Hilary Hahn brings sterling advocacy and personal charm to music old and new
It’s not often that one gets to experience the debut of a new work in a violin recital, let alone over a dozen premieres in a single afternoon.
Sunday at Symphony Center in Chicago, Hilary Hahn unveiled thirteen new encore pieces, interspersing them between works of Bach, Beethoven and Brahms. These items are the first installment of 27 works, aka, “The Hilary Hahn Encores,” that the American violinist has commissioned from leading international composers and is premiering on her current national tour.
What could have been a bizarre and potentially awkward program worked surprisingly well Sunday afternoon — largely due to the consistent quality of the new works but also due to Hahn’s engaging personality. Introducing the works, occasionally donning glasses to peer at the music stand to remind herself of what’s next and hopping back and forth between the microphone and her place on stage, Hahn proved as charming and personable as host/interlocutor as she was sterling as musical exponent.
Perhaps unsurprisingly, many of the composers elected to go in the opposite direction of the traditional virtuosic encore piece, instead concentrating on the inward and lyrical.
Nico Muhly’s Two Voices starts in meditative nostalgia with the violinist playing in two different registrations against a minimalist piano pulse, the music growing more ardent yet retaining an essential spareness. Somei Satoh’s Bifu (Breeze) is simple and impressionistic, while Lera Auerbach’s Speak, Memory is characteristic in its evocative, darkly meditative gloom and crashing piano chords, with the hushed coda beautifully rendered by Hahn.
Christos Hatzis’ programmatic Coming To is elliptical with bursts of bravura and open-hearted lyricism. Jennifer Higdon’s lively Echo Dash offers free-wheeling running passages for both violin and piano in a moto perpetuo style. Bun-Ching Lam’s Solitude d’automne paints a lonely autumn scene with enigmatic hushed tendrils of violin tone. Gillian Whitehead’s Torua mixes songful phrases with artful trilling and a withdrawn melancholy, unsurprising since it was written by the New Zealand composer in the aftermath of the 2011 Christchurch earthquake.
Avner Dorman’s Memory Games takes inspiration from the 1980s electronic game Simon, with jagged violin riffs set against a motoric piano. Einojuhani Rautavaara’s Whispering is spare and songful with a contrasting fast middle section. Soren Nils Eichberg’s Meditation is more angular and edgy in expression.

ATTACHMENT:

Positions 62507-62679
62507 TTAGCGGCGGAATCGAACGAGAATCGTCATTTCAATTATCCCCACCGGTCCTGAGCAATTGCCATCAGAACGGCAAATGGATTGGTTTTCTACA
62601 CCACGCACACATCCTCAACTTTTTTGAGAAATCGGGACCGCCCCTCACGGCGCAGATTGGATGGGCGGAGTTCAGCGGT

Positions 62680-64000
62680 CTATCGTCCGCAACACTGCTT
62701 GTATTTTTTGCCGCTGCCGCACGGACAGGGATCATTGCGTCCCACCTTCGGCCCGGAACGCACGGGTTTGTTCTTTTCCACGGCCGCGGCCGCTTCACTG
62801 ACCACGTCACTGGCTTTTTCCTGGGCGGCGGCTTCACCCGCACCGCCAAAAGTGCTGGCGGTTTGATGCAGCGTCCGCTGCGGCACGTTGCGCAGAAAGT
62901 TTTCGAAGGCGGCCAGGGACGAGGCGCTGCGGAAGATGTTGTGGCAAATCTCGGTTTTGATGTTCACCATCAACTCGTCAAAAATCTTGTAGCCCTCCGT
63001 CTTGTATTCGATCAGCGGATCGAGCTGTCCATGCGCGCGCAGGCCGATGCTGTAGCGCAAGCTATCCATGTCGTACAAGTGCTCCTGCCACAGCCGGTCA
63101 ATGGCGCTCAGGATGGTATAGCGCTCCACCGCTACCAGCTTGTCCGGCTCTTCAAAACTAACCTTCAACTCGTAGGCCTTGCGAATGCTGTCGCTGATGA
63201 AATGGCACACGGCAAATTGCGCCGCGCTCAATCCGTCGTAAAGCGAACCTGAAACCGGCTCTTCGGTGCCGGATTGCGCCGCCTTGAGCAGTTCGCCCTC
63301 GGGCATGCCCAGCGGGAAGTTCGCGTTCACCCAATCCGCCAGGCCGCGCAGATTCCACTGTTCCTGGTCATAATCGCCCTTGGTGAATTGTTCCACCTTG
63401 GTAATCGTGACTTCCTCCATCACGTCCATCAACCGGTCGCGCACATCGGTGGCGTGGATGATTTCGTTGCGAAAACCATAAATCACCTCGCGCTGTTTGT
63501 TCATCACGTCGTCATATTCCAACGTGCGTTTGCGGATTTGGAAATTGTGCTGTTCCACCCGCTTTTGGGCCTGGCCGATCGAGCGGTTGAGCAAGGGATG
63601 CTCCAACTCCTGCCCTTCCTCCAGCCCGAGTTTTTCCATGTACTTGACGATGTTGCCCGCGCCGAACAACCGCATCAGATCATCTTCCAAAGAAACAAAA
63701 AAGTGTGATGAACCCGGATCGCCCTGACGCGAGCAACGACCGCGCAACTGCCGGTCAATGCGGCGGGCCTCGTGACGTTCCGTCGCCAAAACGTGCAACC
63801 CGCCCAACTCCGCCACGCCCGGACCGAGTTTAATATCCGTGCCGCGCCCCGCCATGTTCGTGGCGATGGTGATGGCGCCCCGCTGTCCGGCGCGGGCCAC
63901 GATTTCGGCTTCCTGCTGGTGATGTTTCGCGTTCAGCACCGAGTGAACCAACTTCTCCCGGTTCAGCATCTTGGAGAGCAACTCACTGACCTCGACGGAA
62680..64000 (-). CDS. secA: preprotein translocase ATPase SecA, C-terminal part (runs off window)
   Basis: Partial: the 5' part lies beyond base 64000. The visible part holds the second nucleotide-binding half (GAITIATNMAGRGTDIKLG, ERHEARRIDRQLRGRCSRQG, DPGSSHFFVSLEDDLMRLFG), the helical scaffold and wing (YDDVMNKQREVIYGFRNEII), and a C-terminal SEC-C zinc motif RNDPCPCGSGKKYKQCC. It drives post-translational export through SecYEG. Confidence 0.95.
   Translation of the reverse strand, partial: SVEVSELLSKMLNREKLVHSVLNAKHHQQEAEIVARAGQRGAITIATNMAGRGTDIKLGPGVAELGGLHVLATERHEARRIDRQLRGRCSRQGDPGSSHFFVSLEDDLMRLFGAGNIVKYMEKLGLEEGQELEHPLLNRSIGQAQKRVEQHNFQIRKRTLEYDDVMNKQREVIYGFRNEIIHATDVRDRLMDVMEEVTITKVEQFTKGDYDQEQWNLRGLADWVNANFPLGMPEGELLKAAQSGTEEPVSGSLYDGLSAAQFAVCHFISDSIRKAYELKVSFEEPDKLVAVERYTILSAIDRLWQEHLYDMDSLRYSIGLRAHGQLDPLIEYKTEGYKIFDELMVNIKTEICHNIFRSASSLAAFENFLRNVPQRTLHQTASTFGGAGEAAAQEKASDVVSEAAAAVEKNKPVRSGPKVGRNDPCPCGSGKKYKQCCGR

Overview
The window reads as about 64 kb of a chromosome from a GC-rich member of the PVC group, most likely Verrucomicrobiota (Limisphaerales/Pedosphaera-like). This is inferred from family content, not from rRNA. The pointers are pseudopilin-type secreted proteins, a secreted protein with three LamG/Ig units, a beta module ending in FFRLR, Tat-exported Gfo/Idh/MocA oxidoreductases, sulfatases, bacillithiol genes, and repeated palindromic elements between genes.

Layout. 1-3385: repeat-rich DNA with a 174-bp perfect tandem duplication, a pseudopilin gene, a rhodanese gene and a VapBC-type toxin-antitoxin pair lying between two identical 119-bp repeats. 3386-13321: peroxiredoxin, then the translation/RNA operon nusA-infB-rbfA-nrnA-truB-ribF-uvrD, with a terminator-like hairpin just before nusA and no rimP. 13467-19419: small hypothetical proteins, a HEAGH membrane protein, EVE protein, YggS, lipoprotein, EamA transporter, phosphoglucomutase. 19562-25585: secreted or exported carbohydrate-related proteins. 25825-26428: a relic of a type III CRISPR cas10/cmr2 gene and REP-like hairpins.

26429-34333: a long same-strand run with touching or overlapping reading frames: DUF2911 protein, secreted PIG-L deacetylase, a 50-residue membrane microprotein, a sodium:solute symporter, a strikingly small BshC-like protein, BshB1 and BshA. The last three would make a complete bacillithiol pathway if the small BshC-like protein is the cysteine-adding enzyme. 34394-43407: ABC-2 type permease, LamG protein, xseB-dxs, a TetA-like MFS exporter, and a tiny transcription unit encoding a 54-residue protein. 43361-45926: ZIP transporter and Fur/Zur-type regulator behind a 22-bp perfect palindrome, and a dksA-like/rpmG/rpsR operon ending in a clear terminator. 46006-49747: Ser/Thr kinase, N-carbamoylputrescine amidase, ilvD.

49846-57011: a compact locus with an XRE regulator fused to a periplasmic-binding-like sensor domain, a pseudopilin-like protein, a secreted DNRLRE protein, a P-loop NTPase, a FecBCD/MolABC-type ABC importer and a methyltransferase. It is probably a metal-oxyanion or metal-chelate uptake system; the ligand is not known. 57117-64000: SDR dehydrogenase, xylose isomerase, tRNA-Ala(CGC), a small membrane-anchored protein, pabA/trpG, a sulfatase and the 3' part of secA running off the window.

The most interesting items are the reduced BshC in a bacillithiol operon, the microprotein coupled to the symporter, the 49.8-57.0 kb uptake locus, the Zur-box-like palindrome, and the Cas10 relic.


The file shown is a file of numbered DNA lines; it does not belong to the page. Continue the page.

Some of the works exploit Hahn’s bracing dexterity with rapid alternation of bowed and pizzicato passages as in Tina Davidson’s Blue Curve of the Earth with a lovely lyrical final section. Likewise, Paul Moravec’s Blue Fiddle contrasts a bluesy style with full-metal bravura.
All of the works are consummately well crafted as one would expect from composers on this level, with no outright clinker in the bunch. Still the most substantial work — and the one that Hahn saved for last — is Max Richter’s Mercy. Proceeding from deep sadness through searching rumination and ultimately a hard-won stoic strength, Richter’s music had a power, eloquence and immediacy that lifted it above the occasional nature of the other pieces.
In keeping with the predominant light spontaneity of the afternoon, Beethoven’s Violin Sonata No. 2 in A major was a perfect complement to the new works. Hahn and pianist Valentina Lisitsa proved equal partners here, conveying the lyric grace and playful, light-hearted spirit of Beethoven’s sonata. So too in Brahms’ Scherzo from the collaborative F.A.E. Sonata, Hahn and Lisitsa brought out the driving brilliance as well as the rhapsodic lyricism.
Yet as intriguing and generous as this encores program was, the undisputed highlight of the afternoon was Hahn’s performance of Bach’s unaccompanied Sonata No. 1 in G minor, BWV 1001.
Hahn made her acclaimed recording debut in a solo Bach disc while still a teenager and she remains a remarkable Bach player. Elegant of tone and technically airtight, Hahn plays in a polished yet freely expressive style that brought uncommon grace to the Siciliano and striking contrapuntal clarity to the closing Presto, which was dazzling in its articulation yet kept within Rococo parameters. The opening Adagio was magnificent — deep, expressive and beautifully shaded with an inner glow to her playing. After hearing a performance such as this, one can’t think of another violinist currently before the public that can equal Hilary Hahn in Bach’s music.
An encore after an afternoon of encores might seem redundant but the enthusiastic audience clearly wanted one. Hahn responded with Charles Ives’ Largo. Reflecting her superb recent DG release of the composer’s complete violin sonatas, Ives’ sweetly nostalgic astringency felt like just the right coda to a novel and wide-ranging afternoon of music.